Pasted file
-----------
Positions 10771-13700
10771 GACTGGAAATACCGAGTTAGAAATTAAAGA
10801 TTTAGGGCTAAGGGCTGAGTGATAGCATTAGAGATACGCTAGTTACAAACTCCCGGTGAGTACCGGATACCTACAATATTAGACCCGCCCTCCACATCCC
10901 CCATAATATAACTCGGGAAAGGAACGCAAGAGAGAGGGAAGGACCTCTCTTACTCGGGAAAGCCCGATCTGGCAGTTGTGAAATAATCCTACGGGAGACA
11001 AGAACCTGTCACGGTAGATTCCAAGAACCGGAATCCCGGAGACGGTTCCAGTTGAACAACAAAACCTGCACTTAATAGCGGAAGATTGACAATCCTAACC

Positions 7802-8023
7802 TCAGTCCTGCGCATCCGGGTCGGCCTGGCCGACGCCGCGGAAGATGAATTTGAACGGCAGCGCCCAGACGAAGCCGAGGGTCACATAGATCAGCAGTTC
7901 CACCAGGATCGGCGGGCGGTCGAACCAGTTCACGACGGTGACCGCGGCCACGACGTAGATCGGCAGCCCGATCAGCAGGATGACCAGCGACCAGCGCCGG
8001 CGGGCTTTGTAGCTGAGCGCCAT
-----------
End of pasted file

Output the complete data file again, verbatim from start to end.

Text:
Positions 10771-13700
10771 GACTGGAAATACCGAGTTAGAAATTAAAGA
10801 TTTAGGGCTAAGGGCTGAGTGATAGCATTAGAGATACGCTAGTTACAAACTCCCGGTGAGTACCGGATACCTACAATATTAGACCCGCCCTCCACATCCC
10901 CCATAATATAACTCGGGAAAGGAACGCAAGAGAGAGGGAAGGACCTCTCTTACTCGGGAAAGCCCGATCTGGCAGTTGTGAAATAATCCTACGGGAGACA
11001 AGAACCTGTCACGGTAGATTCCAAGAACCGGAATCCCGGAGACGGTTCCAGTTGAACAACAAAACCTGCACTTAATAGCGGAAGATTGACAATCCTAACC

Positions 7802-8023
7802 TCAGTCCTGCGCATCCGGGTCGGCCTGGCCGACGCCGCGGAAGATGAATTTGAACGGCAGCGCCCAGACGAAGCCGAGGGTCACATAGATCAGCAGTTC
7901 CACCAGGATCGGCGGGCGGTCGAACCAGTTCACGACGGTGACCGCGGCCACGACGTAGATCGGCAGCCCGATCAGCAGGATGACCAGCGACCAGCGCCGG
8001 CGGGCTTTGTAGCTGAGCGCCAT